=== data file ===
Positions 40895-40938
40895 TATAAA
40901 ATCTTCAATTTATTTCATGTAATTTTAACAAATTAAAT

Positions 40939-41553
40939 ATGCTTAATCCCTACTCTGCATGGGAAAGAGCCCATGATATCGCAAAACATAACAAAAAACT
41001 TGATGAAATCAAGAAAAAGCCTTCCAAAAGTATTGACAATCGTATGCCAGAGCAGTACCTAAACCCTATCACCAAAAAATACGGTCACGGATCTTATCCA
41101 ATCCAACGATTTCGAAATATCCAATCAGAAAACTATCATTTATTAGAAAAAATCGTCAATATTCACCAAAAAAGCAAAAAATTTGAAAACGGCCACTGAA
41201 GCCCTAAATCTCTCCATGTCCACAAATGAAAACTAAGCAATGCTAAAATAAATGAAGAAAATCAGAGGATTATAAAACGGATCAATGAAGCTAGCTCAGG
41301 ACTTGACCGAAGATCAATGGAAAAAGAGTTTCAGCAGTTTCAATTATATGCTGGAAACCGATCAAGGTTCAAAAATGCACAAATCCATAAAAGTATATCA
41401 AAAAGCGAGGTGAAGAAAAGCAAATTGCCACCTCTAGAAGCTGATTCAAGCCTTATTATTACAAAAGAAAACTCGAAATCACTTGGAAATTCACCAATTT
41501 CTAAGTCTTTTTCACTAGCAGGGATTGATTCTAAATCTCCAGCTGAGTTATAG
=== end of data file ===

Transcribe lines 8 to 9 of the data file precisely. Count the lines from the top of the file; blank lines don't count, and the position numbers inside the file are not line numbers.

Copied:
41201 GCCCTAAATCTCTCCATGTCCACAAATGAAAACTAAGCAATGCTAAAATAAATGAAGAAAATCAGAGGATTATAAAACGGATCAATGAAGCTAGCTCAGG
41301 ACTTGACCGAAGATCAATGGAAAAAGAGTTTCAGCAGTTTCAATTATATGCTGGAAACCGATCAAGGTTCAAAAATGCACAAATCCATAAAAGTATATCA